Unseen Iraq: In Baghdad, a Pause for Beauty
Monday, December 15, 2008
Young boys chase each other through an arch of balloons and crowd onto the stage with cellphones and small cameras. The humid ballroom is packed with long tables strewn with the remains of dinner. Men sit back in their banquet chairs, chewing on toothpicks, ready to hear the results of the Hunting Club Beauty Pageant.
The judges, three women and two men, are seated on the stage behind a table. They whisper and scribble notes. One judge gnaws a cigar. The woman next to him holds her cigarette with long, fake nails.
The contestants are dressed in rather plain Western attire. Skirts with black knee-high boots. No head scarves. Tight jeans with shirts tucked in. Lots of makeup, almost doll-like. Pasty-pale and red-circle cheeks -- a popular look in Iraq. No swimsuit or evening gown competition.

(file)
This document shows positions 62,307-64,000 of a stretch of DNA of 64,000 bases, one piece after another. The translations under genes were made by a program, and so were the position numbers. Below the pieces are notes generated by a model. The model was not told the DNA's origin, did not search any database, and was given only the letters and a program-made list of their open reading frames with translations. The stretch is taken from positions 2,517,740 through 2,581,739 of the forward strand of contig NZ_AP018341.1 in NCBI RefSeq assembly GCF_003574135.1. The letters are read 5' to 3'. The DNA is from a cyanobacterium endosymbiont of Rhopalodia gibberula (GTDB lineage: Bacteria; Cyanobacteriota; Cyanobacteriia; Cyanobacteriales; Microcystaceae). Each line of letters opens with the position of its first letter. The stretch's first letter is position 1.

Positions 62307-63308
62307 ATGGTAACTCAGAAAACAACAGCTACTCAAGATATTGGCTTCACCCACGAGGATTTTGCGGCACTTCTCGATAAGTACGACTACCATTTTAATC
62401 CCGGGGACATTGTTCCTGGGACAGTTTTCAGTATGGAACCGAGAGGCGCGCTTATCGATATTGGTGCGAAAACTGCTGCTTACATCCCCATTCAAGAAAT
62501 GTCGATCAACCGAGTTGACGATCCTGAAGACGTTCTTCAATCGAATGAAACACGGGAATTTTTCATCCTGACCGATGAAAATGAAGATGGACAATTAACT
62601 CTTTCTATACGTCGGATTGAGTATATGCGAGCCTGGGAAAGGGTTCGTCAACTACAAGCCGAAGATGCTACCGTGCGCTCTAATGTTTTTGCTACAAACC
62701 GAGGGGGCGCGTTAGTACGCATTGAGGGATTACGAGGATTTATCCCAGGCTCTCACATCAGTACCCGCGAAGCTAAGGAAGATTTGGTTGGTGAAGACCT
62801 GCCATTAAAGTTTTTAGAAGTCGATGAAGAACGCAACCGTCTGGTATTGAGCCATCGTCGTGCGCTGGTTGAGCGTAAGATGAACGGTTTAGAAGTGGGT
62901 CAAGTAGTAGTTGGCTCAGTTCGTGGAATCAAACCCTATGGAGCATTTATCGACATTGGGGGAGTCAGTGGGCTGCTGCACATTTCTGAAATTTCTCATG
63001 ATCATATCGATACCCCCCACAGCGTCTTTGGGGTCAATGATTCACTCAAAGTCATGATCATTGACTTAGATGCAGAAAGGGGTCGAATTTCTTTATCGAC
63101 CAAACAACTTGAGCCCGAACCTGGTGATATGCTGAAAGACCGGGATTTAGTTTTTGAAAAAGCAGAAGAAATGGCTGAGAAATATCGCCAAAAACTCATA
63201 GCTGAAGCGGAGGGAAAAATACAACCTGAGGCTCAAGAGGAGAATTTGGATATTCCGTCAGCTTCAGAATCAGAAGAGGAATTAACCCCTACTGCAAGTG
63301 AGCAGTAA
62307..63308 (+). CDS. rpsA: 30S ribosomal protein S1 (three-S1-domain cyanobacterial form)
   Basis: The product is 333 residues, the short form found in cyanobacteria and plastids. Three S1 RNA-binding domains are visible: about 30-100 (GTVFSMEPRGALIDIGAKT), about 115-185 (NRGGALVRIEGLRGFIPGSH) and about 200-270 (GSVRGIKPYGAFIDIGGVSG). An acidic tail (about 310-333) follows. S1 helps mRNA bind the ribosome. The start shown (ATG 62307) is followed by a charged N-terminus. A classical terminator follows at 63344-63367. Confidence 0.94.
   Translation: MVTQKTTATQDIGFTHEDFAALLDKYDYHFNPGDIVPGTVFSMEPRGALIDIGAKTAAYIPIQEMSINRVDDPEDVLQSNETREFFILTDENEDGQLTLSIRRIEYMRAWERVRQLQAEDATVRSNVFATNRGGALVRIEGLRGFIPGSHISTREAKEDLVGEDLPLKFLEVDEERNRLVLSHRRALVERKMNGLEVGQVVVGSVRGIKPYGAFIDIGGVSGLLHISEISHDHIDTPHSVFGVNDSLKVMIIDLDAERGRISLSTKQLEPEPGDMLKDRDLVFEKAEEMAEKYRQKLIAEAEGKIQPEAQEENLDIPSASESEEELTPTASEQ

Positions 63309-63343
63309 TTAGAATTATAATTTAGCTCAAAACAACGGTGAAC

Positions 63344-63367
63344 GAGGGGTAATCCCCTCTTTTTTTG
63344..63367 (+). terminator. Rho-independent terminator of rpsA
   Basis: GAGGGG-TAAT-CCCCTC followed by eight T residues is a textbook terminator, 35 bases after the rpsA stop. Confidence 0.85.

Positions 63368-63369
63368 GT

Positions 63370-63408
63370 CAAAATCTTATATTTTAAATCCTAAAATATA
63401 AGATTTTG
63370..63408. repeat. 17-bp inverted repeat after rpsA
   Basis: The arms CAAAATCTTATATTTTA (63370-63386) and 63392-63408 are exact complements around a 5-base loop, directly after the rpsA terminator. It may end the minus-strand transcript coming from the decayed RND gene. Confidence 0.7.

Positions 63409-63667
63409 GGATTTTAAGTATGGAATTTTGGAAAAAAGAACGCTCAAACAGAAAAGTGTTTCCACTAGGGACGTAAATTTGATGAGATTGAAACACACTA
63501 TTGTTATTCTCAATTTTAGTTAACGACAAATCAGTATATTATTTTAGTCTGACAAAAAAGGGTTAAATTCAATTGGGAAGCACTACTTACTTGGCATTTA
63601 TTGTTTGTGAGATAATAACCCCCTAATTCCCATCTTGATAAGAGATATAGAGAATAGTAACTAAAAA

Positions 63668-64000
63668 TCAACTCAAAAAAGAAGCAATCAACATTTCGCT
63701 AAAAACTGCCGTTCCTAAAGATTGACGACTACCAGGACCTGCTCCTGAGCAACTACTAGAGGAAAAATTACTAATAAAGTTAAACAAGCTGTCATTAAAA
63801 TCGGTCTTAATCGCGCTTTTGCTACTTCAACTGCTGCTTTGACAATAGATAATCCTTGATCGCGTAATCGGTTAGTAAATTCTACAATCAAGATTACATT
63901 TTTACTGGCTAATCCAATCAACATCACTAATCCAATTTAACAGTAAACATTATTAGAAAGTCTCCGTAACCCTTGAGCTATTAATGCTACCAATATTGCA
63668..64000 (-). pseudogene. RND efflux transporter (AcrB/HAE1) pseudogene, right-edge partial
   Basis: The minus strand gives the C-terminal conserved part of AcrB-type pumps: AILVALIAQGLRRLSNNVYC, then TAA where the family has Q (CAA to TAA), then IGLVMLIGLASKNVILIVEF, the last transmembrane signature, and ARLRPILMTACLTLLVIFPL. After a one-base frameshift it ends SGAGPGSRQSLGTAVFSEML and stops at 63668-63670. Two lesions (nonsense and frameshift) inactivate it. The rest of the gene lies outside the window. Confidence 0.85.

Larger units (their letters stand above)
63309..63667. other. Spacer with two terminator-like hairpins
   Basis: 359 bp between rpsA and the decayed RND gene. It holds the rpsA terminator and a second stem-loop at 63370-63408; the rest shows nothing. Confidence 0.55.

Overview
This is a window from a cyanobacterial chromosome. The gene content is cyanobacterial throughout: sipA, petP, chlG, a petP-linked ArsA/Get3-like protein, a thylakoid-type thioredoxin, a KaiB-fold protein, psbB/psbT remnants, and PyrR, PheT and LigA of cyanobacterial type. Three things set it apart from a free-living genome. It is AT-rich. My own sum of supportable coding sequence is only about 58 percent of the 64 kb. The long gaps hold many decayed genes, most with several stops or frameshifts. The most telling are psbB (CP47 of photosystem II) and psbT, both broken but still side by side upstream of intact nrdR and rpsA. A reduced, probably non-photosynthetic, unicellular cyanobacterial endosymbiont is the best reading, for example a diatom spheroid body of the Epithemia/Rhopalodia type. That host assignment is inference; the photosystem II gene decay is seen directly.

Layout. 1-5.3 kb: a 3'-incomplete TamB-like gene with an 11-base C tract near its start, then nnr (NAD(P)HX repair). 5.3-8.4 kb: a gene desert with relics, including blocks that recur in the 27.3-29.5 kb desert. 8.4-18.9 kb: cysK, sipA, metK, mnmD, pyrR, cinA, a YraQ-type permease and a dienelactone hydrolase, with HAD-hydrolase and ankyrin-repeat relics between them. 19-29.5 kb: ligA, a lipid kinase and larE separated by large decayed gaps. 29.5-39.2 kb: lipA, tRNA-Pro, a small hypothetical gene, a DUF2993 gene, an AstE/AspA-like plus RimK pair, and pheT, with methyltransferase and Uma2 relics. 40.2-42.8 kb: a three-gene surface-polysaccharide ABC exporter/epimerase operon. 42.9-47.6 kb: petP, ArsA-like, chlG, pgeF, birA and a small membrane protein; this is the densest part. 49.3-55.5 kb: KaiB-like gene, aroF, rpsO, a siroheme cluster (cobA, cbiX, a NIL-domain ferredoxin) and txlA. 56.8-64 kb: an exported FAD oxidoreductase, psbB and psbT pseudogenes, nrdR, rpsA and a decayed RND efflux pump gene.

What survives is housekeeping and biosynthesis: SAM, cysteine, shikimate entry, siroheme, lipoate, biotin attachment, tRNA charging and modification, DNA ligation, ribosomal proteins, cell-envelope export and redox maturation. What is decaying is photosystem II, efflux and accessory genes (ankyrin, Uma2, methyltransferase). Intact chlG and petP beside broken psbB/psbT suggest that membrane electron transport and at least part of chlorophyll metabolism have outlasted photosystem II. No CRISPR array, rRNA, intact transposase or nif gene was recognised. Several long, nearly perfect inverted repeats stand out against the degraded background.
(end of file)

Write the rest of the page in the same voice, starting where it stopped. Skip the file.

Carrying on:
This is Baghdad's first public beauty pageant since the war started in 2003.
After a short discussion among the judges, Shamis Arif, 17, is named queen. Dressed in jeans and high heels, she blushes but stands tall, trying to keep a smile and hold back nervous laughter. Her brother and his friends, all in black leather coats, lead the crowd in cheers and whistles. Little girls stand on chairs, staring. Shamis accepts her crown with a meek thank-you.
When she steps off the stage, she hugs her family but loses her smile. People are leaving the hall quickly, trying to beat the traffic. Her mother swiftly removes the crown, putting it in her purse, and hands her daughter a sheer scarf.
The Hunting Club Queen raises the scarf and rests it lightly on her head. Looking at the ground, she makes her way to the car.
Washington Post photographer Andrea Bruce is documenting the lives of people in Iraq in a feature, Unseen Iraq, appearing regularly in the World pages. For a photo gallery and previous columns, visit http:/